Sunday, 22 July 2007

Solution Of Insurance Through Finance


Life insurance, also known as term assurance, is a popular form of insurance that people get so in the event of their death, their family and dependants will be able to cope financially. However, not everyone has a family and children, so do they need it? Read on to find out more.

Put simply – if you don’t have debts (like a mortgage, credit cards, loans) and you have no dependants, then you probably don’t need life insurance. If you die and you do have debts, it is your next of kin that will be faced with paying the debts off, and also paying for your funeral, which generally cost at least £1000.

So even if you don’t have dependants, but you do have debts, then it is probably a good idea to get life insurance so you’re not potentially leaving a member of your family with the responsibility for paying the debts off for you. Because unfortunately, just like a sum of money can be inherited, so can a debt.

Many mortgage companies require you to get life insurance so the mortgage is covered if you die. A particular type called mortgage life insurance is a popular choice for people with repayment mortgages as the premiums go down over time as the mortgage debt decreases. However some people leave it to chance, so if they did die, the dependents would probably need to either sell the house, or continue the mortgage repayments themselves.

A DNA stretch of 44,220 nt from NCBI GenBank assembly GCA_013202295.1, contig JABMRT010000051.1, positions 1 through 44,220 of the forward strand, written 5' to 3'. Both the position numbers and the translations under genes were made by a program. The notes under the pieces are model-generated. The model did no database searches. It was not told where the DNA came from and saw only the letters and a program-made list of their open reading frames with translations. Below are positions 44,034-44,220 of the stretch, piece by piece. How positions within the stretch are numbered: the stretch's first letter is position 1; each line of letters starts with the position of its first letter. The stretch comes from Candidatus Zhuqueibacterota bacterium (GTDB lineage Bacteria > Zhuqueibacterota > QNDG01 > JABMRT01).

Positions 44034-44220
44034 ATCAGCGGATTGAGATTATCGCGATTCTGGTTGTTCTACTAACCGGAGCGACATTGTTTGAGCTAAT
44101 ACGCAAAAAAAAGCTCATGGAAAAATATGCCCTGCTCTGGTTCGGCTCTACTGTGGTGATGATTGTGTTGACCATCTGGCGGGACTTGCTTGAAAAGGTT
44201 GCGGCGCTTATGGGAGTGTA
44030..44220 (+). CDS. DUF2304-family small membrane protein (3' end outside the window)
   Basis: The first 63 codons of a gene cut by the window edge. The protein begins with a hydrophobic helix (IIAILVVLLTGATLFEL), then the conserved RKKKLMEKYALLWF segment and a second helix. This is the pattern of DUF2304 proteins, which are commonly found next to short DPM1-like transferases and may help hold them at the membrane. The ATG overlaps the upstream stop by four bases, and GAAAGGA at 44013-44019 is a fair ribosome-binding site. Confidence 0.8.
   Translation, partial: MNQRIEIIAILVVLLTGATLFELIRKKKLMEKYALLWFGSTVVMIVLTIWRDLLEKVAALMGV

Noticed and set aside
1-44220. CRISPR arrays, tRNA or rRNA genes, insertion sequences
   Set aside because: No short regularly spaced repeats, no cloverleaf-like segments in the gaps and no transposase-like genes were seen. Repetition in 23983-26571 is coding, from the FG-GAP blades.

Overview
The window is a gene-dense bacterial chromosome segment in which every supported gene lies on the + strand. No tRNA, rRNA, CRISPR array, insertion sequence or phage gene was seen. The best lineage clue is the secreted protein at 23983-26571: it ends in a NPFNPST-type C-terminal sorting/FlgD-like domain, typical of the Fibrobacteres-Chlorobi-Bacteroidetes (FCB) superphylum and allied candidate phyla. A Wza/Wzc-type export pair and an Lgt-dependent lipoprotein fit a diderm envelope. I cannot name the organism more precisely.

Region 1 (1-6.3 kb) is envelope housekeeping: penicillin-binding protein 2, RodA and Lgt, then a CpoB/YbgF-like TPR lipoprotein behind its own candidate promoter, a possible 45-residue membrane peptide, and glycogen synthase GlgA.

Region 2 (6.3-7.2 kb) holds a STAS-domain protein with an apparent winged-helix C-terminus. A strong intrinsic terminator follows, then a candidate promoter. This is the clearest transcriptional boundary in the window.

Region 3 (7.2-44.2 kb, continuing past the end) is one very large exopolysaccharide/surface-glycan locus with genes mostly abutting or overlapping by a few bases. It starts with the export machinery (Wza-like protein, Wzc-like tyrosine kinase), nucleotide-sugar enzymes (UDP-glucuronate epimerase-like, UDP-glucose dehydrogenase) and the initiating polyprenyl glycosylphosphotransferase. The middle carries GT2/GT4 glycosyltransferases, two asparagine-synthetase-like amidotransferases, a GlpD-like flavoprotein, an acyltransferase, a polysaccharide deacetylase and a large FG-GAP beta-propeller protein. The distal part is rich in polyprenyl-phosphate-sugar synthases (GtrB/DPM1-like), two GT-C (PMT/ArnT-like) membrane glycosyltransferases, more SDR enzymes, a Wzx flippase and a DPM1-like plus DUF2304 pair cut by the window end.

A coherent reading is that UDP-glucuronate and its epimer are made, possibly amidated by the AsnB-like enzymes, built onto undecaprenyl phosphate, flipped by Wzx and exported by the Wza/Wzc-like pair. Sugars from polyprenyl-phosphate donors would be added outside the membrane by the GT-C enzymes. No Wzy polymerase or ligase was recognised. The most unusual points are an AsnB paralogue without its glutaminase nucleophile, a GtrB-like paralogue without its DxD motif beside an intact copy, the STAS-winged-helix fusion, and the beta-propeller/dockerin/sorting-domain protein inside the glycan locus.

There are choices to be made on the way you want your life insurance to work too. There are three types: level, decreasing and renewable, and they all charge you differently.

Level term assurance means that the premium and sum covered stays the same, so it’s good for those with interest only mortgages or those who want to leave a lump sum behind.

Decreasing term assurance decreases year by year in line with a repayment mortgage – as the sum you are insuring is going down. It’s not the choice for those who want to leave a lump sum.

Renewable term assurance offers insurance for a short period of time, usually between 5 and 10 years. You have the option to renew at the end of the term but it will be a lot more expensive, which is the downside to this type. You can insure quite large amounts however, and the premiums are usually quite low for the initial policy.

If you decide that you do want to leave a lump sum behind, then think about how much your dependents would need to maintain the same standard of living. For example, your yearly salary would be a good indication. Then multiply that amount by the number of years that you think they will need to be financially supported – and that’s the amount you need to insure for. Don’t listen to the life insurance company’s estimation of how much cover you need, they invariably overestimate by a large margin.

1 comment:

Jaggery said...

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I simply don't have the words to describe what a stupid little idiot you are... you have no brain at all, do you?

Fuckwit